For example…….A lesson I actually learnt from the mighty Dan Spira, an idea needs to ruminate, to germinate……time for the sub-concious to problem solve, to cogitate, to sit with it before you even start to work on it…………..say that time is spent, cruising the internet, on Facebook, watching tv or simply engaged in activities that most in the world would call procrastination! If the outcome is better, more effective, the actual work faster and more efficient isn’t that a better use of time……But how do you realistically timesheet that?

    The problem remains that whilst we still equate hours with productivity and value derived, we will continue to reward time in the office, rewarding slow and inefficient people, or people who occupy their time with “make-work”. Timesheets will hold these people up as hardworking, valued members of the team with great “recovered hours”.

    Timesheets promote this culture……..a fixed equation of a 40 hour week to output……….but my life is not like that, how I spend my time is not like that ….if you want to work on the problem let’s create a system that values the idea I had that took me 3 minutes, that was genius. Or the person who spends the least time on something but gets the best outcome then went home and spent time with their friends/family. These are measures I can get behind.

    • Ah yes, good of you to remind me of my own opinions on such matters as ideation and creativity and the futility of over-planning & quantifying it. It’s too easy to get pulled into a Production Mindset, which I think where a lot of the above post is coming from, i.e., make production more meaningful by connecting it to a purpose with a possibility of mastery. That said, and as you point out, quality work does not mean quantity of work and vice versa.

      To paraphrase the oft-cited verse, Matthew 4:4, “One cannot live by timesheets alone.” If the measure of success is just putting in the hours and getting the salary until death/retirement, then that’s all you get. No wonder Wikipedia has so many volunteers from among well paid & highly “busy” people who “work” for nominal full-time jobs.

      This, I think, was the commercial you referenced in our convo earlier today — http://www.youtube.com/watch?v=KfTDfdLF0bc — and it seems to be an apt video for this topic. “Pay yourself to do what you love.” Yes! Career progress has, for me, been largely about doing just that.

      ..and yes, in order to operate effectively and get paid, sometimes I have to track my own time – but mainly, because people like you ask me to estimate how long a project will take. 😉 Cheers mate, thanks for posting!

  2. just banging on now!

    So, that leads us to an interesting next step perhaps for timesheets. Instead of asking how many hours will this take you, I should ask how many hours will this take the average employee. The end result multiplied by the available hourly rate will give you an accurate “value” estimate delivered in a newly defined unit of “numpty-time”.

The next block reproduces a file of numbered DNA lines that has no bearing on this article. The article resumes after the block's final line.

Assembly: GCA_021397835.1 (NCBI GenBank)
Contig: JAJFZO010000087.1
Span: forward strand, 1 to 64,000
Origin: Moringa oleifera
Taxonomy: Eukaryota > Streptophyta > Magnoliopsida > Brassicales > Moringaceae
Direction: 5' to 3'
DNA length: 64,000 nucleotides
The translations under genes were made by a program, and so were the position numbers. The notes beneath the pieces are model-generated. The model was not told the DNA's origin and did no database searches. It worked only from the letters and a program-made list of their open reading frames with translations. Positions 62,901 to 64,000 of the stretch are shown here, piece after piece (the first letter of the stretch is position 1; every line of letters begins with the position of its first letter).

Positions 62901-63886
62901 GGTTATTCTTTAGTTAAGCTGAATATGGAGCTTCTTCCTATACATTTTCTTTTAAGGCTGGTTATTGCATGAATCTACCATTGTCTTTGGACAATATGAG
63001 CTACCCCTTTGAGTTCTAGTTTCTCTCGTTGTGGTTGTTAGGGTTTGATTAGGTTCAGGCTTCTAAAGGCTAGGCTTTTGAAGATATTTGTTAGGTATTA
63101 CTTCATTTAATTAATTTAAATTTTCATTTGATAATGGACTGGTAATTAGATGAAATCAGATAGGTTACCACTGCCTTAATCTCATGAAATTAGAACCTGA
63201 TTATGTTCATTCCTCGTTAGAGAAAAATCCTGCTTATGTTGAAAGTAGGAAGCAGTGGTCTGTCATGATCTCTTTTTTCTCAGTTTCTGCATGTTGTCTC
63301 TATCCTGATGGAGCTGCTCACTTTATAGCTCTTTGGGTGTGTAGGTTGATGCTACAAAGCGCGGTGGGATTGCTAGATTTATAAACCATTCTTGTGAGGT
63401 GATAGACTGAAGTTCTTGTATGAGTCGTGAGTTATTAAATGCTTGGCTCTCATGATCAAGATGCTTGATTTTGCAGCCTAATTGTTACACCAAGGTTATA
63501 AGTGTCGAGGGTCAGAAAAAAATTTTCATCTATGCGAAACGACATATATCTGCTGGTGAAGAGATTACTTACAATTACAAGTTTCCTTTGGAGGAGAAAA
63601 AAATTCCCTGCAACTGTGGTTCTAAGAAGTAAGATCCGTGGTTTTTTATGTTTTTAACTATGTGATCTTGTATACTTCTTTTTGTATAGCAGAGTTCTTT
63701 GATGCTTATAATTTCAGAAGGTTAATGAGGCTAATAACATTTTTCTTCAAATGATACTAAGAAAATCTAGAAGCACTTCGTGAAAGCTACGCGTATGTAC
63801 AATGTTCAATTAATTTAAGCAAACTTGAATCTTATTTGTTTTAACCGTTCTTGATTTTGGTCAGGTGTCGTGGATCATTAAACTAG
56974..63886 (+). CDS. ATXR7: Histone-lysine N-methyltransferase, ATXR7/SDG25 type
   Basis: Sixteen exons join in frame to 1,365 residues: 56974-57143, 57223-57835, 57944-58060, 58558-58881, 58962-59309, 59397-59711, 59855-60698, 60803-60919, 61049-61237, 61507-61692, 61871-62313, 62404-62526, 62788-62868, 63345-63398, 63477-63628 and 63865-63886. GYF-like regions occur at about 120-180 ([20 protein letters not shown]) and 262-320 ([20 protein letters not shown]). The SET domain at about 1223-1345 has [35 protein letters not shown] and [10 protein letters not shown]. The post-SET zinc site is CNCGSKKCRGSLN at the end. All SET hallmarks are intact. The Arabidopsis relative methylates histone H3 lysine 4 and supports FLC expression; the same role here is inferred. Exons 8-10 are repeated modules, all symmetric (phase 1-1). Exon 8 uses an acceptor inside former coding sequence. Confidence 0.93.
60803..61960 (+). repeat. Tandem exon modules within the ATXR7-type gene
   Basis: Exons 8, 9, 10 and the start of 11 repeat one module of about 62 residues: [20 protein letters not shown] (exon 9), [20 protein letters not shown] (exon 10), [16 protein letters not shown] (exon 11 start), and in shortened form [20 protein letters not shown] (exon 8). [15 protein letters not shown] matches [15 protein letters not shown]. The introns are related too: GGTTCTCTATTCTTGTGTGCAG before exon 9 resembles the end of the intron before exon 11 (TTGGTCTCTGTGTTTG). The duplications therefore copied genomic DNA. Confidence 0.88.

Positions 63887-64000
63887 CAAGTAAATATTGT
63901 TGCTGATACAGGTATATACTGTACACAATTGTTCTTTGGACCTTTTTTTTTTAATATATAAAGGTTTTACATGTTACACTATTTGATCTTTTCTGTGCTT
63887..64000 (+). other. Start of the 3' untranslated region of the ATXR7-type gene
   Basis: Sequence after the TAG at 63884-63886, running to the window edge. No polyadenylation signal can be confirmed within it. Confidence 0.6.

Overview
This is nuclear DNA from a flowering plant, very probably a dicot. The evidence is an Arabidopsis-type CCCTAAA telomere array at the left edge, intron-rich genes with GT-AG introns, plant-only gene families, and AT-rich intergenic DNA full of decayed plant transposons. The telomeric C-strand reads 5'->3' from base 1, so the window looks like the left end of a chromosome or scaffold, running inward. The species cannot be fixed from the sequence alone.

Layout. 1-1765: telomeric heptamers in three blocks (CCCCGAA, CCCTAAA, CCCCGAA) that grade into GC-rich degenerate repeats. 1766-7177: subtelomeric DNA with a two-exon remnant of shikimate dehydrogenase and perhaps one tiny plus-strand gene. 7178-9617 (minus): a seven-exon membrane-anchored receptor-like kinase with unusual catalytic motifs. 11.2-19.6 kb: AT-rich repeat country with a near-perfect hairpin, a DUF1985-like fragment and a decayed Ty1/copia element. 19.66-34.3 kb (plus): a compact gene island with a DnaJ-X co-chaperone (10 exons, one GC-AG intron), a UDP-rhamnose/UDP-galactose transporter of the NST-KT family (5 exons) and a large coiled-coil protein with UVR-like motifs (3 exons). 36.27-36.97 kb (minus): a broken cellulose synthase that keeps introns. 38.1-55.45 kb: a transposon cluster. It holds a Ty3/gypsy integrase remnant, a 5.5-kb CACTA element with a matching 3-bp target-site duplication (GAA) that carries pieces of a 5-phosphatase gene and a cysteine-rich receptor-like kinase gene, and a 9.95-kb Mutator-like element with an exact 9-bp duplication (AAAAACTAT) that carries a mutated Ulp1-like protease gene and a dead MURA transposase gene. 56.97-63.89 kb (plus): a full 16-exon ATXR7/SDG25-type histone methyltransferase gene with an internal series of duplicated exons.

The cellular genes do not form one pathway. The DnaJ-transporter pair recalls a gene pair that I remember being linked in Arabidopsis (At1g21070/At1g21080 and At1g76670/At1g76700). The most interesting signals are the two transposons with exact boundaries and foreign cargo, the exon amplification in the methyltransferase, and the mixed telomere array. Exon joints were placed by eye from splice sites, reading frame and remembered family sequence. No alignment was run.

It would be your choice to work out whether for that task you performed exceptionally against the numpty-time unit (ie. you took no time at all) you met the average (ie 1 hour = 1 hour) or you were slow and should dock yourself time and effort spent for being a total numpty! We could call them “numpty-timesheets”

    At the end of the day it comes back to quantifying value. If you tell me what you think good value is for 40 hours of work and I exceed that then congratulations as far as I’m concerned I did 40 hours of work. If that meant I had to do 60 hours or just 20 hours that’s my issue not yours…….or have I missed something?

    • Ha ha — “Numpty-time” — is that like the numpty-dance?

      So you’re talking about benchmarking timesheets relative to peer group average performance? Yes, I think that’s a great idea for the performer to get feedback on that. One challenge will be helping the performer get insight on peer group average quality across multiple dimensions (or facets) of the tasks they are quantifying, so they can gauge what trade-offs they should be willing to take, where their own pockets of numptiness exist, and so forth, to bring those 60 hours down to 40, or 20, or 10.

      For a boss (or client) with multiple employees (or providers) who submit both timesheets and work output, these bosses (clients) can compare the quantity-of-time vs. quality-of-output in aggregate… that is, if they are so inclined and have an informed view of what “good work” looks like and what “efficient” really means. However, the individual performer does not typically get to have this wider view… so the timesheet can become a source of stress by creating the perception of being judged in an unfair and/or irrelevant manner. .

      How comfortable would you be in, say, comparing the time it takes you to do a set task (e.g. draft a document) with a peer? If your company aggregated data on task-time-averages, would that be a useful metric for you?